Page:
Direct interaction between protein kinase C theta (PKC theta) and 14-3-3 tau in T cells: 14-3-3 overexpression results in inhibition of PKC theta translocation and function

Mol Cell Biol. 1996 Oct;16(10):5782-91. doi: 10.1128/mcb.16.10.5782.

Abstract

Recent studies have documented direct interactions between 14-3-3 proteins and several oncogene and proto-oncogene products involved in signal transduction pathways. Studies on the effects of 14-3-3 proteins on protein kinase C (PKC) activity in vitro have reported conflicting results, and previous attempts to demonstrate a direct association between PKC and 14-3-3 were unsuccessful. Here, we examined potential physical and functional interactions between PKC theta, a Ca(2+)-independent PKC enzyme which is expressed selectively in T lymphocytes, and the 14-3-3 tau isoform in vitro and in intact T cells. PKC theta and 14-3-3 tau coimmunoprecipitated from Jurkat T cells, and recombinant 14-3-3 tau interacted directly with purified PKC theta in vitro. Transient overexpression of 14-3-3 tau suppressed stimulation of the interleukin 2 (IL-2) promoter mediated by cotransfected wild-type or constitutively active PKC theta, as well as by endogenous PKC in ionomycin- and/or phorbol ester-stimulated cells. This did not represent a general inhibition of activation events, since PKC-independent (but Ca(2+)-dependent) activation of an IL-4 promoter element was not inhibited by 14-3-3 tau under similar conditions. Overexpression of wild-type 14-3-3 tau also inhibited phorbol ester-induced PKC theta translocation from the cytosol to the membrane in Jurkat cells, while a membrane-targeted form of 14-3-3 tau caused increased localization of PKC theta in the particulate fraction in unstimulated cells. Membrane-targeted 14-3-3 tau was more effective than wild-type 14-3-3 tau in suppressing PKC theta-dependent IL-2 promoter activity, suggesting that 14-3-3 tau inhibits the function of PKC theta not only by preventing its translocation to the membrane but also by associating with it. The interaction between 14-3-3 and PKC theta may represent an important general mechanism for regulating PKC-dependent signals and, more specifically, PKC theta-mediated functions during T-cell activation.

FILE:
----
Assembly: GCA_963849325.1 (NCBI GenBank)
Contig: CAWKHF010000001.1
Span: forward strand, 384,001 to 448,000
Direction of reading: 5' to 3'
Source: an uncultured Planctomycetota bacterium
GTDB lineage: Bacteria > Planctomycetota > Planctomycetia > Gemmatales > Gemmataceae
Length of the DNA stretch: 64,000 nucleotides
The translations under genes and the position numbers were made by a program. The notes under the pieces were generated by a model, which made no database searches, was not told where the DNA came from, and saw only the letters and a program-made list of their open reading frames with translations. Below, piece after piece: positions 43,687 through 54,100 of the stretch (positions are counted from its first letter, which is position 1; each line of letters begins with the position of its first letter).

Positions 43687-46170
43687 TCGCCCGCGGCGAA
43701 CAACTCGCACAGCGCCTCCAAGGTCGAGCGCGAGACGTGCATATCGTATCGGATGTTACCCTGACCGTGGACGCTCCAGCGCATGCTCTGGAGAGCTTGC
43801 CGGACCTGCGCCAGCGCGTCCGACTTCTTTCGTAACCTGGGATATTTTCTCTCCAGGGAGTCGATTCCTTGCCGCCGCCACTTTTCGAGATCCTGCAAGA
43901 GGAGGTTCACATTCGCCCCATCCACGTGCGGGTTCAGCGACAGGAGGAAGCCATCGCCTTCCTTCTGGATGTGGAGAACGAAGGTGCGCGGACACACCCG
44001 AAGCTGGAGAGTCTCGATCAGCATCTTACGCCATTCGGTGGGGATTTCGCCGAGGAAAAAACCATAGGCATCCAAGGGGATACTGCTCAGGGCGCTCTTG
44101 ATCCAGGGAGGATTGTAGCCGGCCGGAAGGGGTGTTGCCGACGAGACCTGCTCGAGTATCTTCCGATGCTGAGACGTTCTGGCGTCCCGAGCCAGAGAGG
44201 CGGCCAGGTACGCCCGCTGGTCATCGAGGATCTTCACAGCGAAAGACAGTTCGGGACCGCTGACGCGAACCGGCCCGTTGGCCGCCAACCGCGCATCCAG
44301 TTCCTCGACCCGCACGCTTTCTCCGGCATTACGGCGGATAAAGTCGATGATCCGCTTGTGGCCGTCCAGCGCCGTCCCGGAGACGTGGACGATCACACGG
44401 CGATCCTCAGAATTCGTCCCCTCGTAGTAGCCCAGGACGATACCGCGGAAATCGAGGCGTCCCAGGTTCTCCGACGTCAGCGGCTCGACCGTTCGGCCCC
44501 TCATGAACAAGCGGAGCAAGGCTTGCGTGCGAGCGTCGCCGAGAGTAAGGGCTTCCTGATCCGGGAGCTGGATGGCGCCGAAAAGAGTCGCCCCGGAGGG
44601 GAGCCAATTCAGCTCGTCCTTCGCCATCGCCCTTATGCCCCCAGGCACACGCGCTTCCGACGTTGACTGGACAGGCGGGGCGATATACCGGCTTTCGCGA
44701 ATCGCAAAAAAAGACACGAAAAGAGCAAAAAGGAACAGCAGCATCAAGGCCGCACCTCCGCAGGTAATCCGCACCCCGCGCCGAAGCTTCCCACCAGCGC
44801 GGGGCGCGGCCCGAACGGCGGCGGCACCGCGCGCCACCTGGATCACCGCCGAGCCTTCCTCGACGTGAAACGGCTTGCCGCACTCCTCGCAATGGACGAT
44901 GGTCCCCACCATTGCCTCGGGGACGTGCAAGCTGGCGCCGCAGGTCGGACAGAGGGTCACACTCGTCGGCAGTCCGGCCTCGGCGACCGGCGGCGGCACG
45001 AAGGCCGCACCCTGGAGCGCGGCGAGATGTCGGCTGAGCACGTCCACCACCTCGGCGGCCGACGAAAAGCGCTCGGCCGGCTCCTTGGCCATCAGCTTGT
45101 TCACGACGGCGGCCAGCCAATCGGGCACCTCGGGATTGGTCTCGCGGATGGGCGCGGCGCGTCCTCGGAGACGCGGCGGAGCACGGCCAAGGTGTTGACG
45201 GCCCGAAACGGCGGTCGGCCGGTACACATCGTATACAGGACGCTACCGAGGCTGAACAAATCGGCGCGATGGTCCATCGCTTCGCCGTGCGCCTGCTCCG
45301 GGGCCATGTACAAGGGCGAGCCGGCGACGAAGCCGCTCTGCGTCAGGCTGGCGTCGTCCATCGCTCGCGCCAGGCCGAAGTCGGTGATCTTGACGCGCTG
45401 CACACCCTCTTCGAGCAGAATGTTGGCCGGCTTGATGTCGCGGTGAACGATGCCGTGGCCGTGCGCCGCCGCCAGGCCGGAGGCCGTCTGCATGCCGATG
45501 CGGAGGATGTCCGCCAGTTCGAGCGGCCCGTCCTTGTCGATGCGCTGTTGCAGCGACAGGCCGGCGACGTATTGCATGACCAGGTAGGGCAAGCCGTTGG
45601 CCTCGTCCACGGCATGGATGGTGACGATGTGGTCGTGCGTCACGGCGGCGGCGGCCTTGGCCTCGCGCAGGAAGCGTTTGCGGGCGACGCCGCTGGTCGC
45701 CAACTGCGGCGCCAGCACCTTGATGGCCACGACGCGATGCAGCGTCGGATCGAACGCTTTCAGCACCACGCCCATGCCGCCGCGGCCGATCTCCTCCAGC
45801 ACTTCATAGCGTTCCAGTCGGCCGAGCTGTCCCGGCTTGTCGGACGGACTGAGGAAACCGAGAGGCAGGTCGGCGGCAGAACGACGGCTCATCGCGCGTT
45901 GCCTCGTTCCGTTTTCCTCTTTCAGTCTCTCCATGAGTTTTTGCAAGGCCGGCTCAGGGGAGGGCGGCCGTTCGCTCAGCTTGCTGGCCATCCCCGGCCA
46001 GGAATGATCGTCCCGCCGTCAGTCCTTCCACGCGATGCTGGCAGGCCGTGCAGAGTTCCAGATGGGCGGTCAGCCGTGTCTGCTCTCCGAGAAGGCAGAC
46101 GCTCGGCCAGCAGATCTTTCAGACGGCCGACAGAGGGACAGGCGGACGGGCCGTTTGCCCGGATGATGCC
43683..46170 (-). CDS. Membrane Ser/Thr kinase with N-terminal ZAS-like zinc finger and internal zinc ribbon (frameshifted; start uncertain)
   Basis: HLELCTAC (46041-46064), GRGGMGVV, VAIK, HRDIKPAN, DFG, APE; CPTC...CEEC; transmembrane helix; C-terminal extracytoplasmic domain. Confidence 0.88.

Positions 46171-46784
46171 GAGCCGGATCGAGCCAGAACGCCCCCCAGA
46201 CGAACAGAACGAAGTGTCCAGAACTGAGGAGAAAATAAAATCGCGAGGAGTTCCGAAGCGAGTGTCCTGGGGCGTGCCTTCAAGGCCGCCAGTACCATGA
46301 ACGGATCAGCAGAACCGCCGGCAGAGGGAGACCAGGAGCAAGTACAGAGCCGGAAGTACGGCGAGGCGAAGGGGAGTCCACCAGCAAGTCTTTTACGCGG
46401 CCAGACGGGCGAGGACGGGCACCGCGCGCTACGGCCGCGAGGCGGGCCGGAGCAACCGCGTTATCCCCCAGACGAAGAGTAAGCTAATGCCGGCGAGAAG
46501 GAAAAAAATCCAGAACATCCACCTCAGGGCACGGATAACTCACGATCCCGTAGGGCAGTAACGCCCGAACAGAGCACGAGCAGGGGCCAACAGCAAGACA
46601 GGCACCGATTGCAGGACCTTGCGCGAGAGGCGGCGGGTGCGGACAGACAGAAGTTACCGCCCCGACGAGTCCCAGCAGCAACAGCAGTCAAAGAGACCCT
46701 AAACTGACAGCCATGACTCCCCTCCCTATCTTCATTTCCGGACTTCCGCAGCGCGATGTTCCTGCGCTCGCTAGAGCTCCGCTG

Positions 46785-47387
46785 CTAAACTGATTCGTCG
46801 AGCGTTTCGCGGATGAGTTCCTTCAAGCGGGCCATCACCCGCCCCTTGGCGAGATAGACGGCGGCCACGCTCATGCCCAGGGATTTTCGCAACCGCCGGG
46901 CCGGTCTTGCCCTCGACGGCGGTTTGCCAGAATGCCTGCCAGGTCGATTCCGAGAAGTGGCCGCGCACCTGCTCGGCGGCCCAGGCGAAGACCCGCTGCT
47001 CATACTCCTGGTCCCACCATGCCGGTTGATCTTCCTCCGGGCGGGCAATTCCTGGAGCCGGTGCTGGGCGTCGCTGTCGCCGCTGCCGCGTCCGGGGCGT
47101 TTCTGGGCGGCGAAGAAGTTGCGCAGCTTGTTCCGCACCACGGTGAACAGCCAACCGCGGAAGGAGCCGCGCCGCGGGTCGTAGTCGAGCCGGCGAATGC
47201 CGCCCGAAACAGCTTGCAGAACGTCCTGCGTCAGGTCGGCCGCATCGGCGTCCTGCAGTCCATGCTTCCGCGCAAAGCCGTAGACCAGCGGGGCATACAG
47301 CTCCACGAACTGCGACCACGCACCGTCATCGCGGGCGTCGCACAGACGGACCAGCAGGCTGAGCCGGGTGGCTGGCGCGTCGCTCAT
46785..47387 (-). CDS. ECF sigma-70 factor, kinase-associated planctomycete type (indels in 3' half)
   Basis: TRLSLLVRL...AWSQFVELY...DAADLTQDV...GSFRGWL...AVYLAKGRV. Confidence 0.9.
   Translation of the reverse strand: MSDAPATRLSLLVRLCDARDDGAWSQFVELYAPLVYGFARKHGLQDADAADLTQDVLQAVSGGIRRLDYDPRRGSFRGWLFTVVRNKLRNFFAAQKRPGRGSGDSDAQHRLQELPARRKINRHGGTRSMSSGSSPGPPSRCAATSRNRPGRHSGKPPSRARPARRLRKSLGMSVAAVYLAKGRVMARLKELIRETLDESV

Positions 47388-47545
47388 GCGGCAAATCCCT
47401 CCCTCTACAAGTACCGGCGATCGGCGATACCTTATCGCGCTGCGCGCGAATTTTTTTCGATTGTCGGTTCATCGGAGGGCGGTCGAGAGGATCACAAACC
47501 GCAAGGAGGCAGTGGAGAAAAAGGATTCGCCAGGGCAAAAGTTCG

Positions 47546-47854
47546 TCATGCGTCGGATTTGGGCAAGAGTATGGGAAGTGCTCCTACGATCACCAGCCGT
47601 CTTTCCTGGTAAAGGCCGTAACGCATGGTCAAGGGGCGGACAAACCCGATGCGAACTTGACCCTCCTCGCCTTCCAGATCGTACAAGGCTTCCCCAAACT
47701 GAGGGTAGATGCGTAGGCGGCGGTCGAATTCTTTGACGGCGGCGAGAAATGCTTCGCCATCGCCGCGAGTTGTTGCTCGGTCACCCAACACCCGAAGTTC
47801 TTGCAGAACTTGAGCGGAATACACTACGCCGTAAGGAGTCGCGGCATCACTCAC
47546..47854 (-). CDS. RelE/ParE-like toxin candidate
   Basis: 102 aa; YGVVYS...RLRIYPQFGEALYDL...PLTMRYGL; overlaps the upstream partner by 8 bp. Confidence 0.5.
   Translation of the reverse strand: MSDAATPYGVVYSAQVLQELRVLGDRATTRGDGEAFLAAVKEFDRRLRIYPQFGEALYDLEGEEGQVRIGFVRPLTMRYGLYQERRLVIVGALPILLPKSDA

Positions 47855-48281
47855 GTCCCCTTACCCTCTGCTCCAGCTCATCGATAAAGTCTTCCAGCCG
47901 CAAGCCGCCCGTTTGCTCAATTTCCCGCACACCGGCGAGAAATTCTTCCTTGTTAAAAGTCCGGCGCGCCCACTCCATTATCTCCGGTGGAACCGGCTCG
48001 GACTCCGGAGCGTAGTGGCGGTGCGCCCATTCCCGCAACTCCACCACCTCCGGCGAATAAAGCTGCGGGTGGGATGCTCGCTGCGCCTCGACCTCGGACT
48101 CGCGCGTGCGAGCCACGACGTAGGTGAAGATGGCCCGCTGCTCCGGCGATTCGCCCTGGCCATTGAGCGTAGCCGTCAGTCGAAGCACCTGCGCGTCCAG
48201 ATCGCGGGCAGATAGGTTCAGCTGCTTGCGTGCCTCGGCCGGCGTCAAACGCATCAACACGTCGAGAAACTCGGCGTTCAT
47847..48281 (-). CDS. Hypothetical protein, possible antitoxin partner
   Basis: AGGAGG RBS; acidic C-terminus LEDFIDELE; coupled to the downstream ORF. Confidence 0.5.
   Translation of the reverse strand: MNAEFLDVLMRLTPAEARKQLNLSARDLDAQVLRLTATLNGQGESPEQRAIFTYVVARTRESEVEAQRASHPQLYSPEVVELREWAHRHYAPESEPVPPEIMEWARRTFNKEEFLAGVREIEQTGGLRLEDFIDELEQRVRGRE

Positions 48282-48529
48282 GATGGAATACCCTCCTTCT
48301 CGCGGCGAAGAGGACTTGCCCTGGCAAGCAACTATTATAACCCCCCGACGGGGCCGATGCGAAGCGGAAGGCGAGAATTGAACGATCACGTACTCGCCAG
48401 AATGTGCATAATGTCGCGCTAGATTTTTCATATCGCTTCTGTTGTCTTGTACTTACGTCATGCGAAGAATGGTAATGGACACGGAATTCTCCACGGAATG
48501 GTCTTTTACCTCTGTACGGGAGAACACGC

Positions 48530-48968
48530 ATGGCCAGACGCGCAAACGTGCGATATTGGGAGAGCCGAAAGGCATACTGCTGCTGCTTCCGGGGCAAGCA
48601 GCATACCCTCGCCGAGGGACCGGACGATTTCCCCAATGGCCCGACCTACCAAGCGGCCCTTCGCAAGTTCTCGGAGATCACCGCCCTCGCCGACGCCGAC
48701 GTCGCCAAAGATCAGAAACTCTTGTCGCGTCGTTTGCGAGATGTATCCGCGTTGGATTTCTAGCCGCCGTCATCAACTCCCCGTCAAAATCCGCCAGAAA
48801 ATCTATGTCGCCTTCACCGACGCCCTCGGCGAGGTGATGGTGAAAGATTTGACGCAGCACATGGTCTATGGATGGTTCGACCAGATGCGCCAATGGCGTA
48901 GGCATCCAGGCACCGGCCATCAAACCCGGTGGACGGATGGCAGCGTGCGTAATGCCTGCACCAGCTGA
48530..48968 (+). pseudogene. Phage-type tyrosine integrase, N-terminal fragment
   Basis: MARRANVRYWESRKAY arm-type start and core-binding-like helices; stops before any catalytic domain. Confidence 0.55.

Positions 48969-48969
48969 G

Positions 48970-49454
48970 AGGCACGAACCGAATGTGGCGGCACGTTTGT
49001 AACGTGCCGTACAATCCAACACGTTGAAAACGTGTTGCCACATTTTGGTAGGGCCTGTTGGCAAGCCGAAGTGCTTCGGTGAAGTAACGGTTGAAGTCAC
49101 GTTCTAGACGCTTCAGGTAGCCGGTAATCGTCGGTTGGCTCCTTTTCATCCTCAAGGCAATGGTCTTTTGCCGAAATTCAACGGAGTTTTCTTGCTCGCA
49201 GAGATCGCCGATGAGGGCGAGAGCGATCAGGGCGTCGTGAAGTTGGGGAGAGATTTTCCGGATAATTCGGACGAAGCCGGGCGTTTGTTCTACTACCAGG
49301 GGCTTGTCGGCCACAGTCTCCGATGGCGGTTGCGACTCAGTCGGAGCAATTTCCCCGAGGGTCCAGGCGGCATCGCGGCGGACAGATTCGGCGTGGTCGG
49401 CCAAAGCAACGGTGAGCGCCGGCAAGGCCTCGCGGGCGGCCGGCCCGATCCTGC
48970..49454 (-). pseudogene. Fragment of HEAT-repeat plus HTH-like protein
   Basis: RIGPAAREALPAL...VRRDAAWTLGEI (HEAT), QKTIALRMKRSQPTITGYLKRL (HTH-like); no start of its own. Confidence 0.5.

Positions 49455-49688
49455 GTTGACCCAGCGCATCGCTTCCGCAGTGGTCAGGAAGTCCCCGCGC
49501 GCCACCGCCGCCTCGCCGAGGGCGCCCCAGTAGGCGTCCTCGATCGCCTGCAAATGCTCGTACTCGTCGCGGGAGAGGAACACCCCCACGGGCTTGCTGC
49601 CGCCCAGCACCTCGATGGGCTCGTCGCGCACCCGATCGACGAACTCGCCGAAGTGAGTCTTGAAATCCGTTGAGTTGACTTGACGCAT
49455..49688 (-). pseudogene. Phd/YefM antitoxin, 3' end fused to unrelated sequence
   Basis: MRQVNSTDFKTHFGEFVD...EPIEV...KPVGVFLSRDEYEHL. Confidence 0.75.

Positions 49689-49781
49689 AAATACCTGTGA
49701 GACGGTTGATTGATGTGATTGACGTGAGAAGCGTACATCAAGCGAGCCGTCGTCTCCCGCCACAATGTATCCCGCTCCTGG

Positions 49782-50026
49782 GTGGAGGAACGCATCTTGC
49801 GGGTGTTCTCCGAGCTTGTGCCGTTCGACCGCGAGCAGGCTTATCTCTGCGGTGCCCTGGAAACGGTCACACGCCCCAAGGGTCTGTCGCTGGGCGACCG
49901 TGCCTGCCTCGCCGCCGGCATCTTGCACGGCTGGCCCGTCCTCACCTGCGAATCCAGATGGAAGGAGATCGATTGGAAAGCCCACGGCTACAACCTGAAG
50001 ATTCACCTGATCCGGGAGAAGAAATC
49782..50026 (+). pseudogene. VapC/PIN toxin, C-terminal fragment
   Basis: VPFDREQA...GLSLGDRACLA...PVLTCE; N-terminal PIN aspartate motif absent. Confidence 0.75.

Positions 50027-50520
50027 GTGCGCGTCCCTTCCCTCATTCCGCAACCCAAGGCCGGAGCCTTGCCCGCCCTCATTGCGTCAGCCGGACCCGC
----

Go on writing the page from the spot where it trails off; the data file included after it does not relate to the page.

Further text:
Publication types

  • Research Support, Non-U.S. Gov't
  • Research Support, U.S. Gov't, Non-P.H.S.
  • Research Support, U.S. Gov't, P.H.S.

MeSH terms

  • 14-3-3 Proteins
  • Blotting, Western
  • Chloramphenicol O-Acetyltransferase / biosynthesis
  • Gene Expression Regulation
  • Glutathione Transferase / biosynthesis
  • Humans
  • Interleukin-2 / biosynthesis
  • Interleukin-2 / genetics
  • Ionomycin / pharmacology
  • Isoenzymes / biosynthesis
  • Isoenzymes / isolation & purification
  • Isoenzymes / metabolism*
  • Jurkat Cells
  • Mutagenesis, Site-Directed
  • Point Mutation
  • Promoter Regions, Genetic
  • Protein Biosynthesis
  • Protein Kinase C / biosynthesis
  • Protein Kinase C / isolation & purification
  • Protein Kinase C / metabolism*
  • Protein Kinase C-theta
  • Proteins / isolation & purification
  • Proteins / metabolism*
  • Recombinant Proteins / biosynthesis
  • Recombinant Proteins / isolation & purification
  • Recombinant Proteins / metabolism
  • Sequence Tagged Sites
  • Signal Transduction
  • T-Lymphocytes / metabolism*
  • Tetradecanoylphorbol Acetate / pharmacology
  • Transfection
  • Tyrosine 3-Monooxygenase*

Substances

  • 14-3-3 Proteins
  • Interleukin-2
  • Isoenzymes
  • Proteins
  • Recombinant Proteins
  • Ionomycin
  • Tyrosine 3-Monooxygenase
  • Chloramphenicol O-Acetyltransferase
  • Glutathione Transferase
  • PRKCQ protein, human
  • Protein Kinase C
  • Protein Kinase C-theta
  • Tetradecanoylphorbol Acetate